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dc.contributor.advisorChomentowski, Peter J.en_US
dc.contributor.authorO'Connell, Patrick J., 1995.en_US
dc.date.accessioned2018-08-13T20:46:53Z
dc.date.available2018-08-13T20:46:53Z
dc.date.issued2018-08-02
dc.identifier.urihttps://commons.lib.niu.edu/handle/10843/18448
dc.description.abstractObjective: Resistance training has been shown to have positive effects on increasing muscle mass and strength in healthy individuals. Athletes of all different backgrounds are always seeking new ways to maximize strength gains to maximize performance. The purpose of this study was to examine the effects of tactile cues on individuals progressing through a six-week strength training program. Participants: Male college students (n = 18) aged (21±1.46) participated in an experiment testing the effect of lower extremity tactile cues and muscular strength. Outcome measure: Anthropometric variables were recorded: age, height, body weight, body mass index, body fat percentage and fat free mass. Muscle strength was assessed by a 1-repetition maximal leg extension test (1 RM) using a standard leg extension machine. Subjects were then randomized to either the control or the experimental tactile cues group. Both groups were asked to perform knee extensions twice a week on nonconsecutive days during their own prescribed strength training program. Each subject was instructed to perform a predetermined amount of repetitions that corresponded with 50% of their 1-RM test. During the strength training the experimental group preformed detailed tactile cues provided by the PI when they were preforming their weekly leg extension exercises. Post 1-RM was assessed the following sixth week of strength training. Results: Height was found to be statistically different between the control and experimental groups (p<.05). No significance was observed for the other anthropometric variables (p>.05). It was observed that the experimental group displayed a statistically significant difference in mean strength following the six weeks of tactile cues (p = .022) compared to the control group. Conclusion: This study indicates that prescribed tactile cues for a leg extension exercise can have a significant effect on increasing muscular strength following six weeks on implementation during a strength training program.en_US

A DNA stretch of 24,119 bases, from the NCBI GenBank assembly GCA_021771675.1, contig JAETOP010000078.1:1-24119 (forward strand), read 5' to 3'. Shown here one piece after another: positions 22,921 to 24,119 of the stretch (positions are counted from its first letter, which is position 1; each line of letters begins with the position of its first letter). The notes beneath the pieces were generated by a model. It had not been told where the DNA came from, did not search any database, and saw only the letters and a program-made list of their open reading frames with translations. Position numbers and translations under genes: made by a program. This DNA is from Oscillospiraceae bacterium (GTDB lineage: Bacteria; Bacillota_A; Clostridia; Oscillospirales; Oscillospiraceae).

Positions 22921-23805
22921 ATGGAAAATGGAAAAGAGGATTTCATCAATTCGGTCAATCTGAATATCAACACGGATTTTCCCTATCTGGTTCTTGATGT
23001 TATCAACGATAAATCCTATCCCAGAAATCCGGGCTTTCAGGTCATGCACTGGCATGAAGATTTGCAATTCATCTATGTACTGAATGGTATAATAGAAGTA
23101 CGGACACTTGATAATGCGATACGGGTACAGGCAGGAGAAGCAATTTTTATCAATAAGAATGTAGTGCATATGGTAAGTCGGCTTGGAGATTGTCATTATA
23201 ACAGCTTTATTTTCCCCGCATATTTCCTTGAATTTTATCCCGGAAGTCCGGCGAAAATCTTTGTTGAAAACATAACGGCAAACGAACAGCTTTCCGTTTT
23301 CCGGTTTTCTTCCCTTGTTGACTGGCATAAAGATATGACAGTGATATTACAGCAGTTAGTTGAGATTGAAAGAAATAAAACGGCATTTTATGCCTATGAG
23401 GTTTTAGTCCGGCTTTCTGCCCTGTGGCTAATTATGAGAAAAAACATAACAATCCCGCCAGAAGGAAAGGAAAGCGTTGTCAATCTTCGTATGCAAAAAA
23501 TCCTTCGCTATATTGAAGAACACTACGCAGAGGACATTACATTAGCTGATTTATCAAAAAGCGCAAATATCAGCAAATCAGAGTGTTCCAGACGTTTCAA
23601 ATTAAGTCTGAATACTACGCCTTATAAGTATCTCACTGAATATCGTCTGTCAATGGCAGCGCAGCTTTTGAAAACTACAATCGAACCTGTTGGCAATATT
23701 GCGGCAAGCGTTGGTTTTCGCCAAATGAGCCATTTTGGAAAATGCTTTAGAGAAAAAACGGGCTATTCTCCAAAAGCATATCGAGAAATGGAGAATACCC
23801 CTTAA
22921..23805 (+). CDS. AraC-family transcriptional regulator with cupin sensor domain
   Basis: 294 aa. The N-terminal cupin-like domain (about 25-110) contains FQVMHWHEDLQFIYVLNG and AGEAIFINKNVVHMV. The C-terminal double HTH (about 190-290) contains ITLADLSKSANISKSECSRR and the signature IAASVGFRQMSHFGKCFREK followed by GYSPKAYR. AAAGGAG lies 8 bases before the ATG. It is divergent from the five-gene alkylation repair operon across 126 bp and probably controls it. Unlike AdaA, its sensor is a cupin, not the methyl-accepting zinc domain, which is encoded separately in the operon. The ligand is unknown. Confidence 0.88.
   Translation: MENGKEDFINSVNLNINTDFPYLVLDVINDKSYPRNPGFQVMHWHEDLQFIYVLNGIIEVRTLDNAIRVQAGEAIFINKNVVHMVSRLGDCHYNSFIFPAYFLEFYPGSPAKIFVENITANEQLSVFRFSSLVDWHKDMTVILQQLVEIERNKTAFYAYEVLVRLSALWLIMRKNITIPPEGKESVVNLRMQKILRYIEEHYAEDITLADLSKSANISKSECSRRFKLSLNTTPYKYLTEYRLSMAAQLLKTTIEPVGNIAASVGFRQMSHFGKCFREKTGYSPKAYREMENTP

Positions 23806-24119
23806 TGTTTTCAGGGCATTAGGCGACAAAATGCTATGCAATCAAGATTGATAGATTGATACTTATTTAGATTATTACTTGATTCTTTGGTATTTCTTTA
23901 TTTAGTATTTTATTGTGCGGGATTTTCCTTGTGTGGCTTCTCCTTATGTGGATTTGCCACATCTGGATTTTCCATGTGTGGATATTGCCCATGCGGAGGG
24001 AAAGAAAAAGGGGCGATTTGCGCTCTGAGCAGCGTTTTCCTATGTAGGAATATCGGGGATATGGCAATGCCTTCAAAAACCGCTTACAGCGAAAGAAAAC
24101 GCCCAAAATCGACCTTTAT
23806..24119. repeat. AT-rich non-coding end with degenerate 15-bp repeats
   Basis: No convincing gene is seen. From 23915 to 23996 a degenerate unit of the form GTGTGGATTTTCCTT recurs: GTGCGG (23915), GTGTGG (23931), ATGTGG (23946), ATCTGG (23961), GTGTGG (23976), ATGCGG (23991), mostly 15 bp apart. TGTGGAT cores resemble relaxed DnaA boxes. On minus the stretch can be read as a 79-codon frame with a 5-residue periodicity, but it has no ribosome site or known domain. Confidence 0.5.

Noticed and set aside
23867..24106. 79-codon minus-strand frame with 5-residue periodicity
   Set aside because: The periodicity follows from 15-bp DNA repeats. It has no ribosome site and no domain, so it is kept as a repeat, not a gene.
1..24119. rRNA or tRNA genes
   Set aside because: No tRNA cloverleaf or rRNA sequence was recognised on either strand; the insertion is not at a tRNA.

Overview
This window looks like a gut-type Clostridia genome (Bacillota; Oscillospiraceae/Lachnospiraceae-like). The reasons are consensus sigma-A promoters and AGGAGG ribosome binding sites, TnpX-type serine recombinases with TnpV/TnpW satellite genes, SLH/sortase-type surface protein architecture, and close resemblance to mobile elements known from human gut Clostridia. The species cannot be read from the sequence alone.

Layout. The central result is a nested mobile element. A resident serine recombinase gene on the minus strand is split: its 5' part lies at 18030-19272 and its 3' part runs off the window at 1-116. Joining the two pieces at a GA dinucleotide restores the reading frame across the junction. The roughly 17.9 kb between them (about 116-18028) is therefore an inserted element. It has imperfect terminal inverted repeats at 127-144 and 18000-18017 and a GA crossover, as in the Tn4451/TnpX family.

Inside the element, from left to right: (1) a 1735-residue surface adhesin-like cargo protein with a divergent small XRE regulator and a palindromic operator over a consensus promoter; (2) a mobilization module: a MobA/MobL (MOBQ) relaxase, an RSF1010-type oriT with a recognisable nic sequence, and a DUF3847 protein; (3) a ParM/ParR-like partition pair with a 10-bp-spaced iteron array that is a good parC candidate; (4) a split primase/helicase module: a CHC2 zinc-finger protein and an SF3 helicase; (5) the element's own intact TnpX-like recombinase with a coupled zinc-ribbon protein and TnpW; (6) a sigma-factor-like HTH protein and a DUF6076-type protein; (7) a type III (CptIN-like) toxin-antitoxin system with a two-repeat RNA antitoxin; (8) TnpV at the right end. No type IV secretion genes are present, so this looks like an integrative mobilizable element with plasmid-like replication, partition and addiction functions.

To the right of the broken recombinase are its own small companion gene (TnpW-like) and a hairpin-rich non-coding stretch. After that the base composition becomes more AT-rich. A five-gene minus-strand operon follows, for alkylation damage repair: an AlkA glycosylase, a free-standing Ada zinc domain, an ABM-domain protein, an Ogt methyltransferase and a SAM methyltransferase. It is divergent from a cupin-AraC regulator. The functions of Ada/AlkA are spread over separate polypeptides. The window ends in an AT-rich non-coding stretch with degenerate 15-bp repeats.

dc.format.extent11en_US
dc.language.isoen_USen_US
dc.publisherNorthern Illinois Universityen_US
dc.rightsNIU theses are protected by copyright. They may be viewed from Huskie Commons for any purpose, but reproduction or distribution in any format is prohibited without the written permission of the authors.en_US
dc.subjectTactile cues. neuromuscular strength. resistance training.en_US
dc.titleTactile cues: relations between the afferent and efferent nervous system and its effect on resistance training.en_US
dc.type.genreArticleen_US
dc.typeTexten_US
dc.contributor.departmentDepartment of Kinesiology and Physical Education (KNPE)en_US
dc.description.degreeB.S. (Bachelor of Science)en_US


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